Minimally Invasive Endoarterial Biopsy Can Unlock Complex Molecular Mechanisms of PH Development

Alice Melão, MSc avatar

by Alice Melão, MSc |

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Collecting tissue samples from vessels damaged by pulmonary hypertension (PH) can help scientists learn about molecular mechanisms that cause the disease, as well as which may help in its treatment, according to a new study.

The study, “Assessment of microRNA and gene dysregulaton in pulmonary hypertension by endoarterial biopsy,” appeared in the journal Pulmonary Circulation It describes how a minimally invasive cardiovascular catheter to collect affected arterial tissue — an endoarterial biopsy — allowed researchers to identify several small RNA molecules (miRNAs) that control PH-associated genes, in a porcine model of PH.

Endoarterial biopsies offer a way for researchers to obtain vascular tissue samples safely. They provide enough biological material to perform studies that could offer more insights into disease development and progression, as well as stage-specific genetic and protein variations.

Scientists still don’t really understand the vascular remodeling process that takes place during PH development. They have identified some proteins and components, such as endothelin-1, nitric oxide and prostacyclin, that form part of the process, but do not know the full extent of their purpose and activity.

Taking advantage of endoarterial biopsies, researchers identified 73 deregulated miRNAs upon PH-induced vascular remodeling. These miRNAS were found to regulate from one to 113 PH-associated genes, suggesting that they control several molecular pathways and biological processes that are dysregulated in PH.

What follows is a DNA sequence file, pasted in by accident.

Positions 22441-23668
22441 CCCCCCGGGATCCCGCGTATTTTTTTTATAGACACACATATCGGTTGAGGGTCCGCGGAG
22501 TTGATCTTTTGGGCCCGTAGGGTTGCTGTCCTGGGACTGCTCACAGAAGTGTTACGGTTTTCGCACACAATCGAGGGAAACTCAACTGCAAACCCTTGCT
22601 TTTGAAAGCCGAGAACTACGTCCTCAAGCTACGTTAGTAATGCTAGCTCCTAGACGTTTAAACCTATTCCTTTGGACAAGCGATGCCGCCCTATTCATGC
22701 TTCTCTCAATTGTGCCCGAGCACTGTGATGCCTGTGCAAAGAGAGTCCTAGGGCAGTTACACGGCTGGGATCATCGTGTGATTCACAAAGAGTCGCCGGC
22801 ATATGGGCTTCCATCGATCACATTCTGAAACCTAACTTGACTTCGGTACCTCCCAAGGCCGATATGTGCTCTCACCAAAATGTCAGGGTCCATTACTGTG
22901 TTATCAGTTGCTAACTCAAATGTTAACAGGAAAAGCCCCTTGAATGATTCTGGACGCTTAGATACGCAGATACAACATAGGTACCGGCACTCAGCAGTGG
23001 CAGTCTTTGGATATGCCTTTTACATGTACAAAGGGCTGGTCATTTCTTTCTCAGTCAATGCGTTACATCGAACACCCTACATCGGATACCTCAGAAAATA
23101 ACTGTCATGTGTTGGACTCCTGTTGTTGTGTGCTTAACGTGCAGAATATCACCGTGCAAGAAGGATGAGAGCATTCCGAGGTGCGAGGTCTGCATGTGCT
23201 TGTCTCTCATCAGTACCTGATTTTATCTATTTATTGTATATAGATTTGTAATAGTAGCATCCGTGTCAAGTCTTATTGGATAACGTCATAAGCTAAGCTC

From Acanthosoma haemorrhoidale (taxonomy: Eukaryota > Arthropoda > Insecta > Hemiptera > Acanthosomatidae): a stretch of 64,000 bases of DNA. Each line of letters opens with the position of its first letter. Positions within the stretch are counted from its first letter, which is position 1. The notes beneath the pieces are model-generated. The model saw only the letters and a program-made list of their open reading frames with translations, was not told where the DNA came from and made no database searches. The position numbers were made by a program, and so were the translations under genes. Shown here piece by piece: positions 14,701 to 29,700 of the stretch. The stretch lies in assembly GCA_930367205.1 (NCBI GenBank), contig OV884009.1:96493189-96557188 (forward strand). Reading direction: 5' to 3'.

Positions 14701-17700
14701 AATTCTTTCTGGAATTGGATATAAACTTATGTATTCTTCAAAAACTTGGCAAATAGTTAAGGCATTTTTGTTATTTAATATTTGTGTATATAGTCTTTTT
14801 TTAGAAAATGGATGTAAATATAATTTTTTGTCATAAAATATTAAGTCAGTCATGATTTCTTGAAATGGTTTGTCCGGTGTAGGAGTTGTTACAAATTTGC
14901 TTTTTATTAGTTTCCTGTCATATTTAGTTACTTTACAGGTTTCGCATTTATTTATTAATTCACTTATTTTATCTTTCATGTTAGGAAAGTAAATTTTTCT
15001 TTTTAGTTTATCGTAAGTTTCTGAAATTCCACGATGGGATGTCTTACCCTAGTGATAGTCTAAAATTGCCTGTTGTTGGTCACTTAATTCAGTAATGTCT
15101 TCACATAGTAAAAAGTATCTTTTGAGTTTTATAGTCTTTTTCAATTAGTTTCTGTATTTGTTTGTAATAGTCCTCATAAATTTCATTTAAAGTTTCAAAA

“Measuring miRNA (and other molecular) changes directly in individual patients at specific stages of their disease process offers great promise for advancing knowledge of the molecular mechanisms and designing specific personalized therapy,” Abraham Rothman, a University of Nevada professor of medicine and the study’s first author, said in a press release.

Because the porcine PH model may not completely represent what happens in humans, the miRNAs identified in the study may or may not have a direct relevance to human PH. Nevertheless, the findings support the hypothesis that miRNAs are crucial to the complex molecular mechanism involved in PH.

Although further studies are needed, miRNA mimetic or antagonist therapy may have potential application in human PH.

“Endoarterial biopsy provides an innovative method to assess miRNA, gene, and other molecular regulation in normal and hypertensive pulmonary arteries at specific stages of the disease and opens a new window for precision therapy” said David Mann, CEO of Vascular BioSciences and senior author of the study.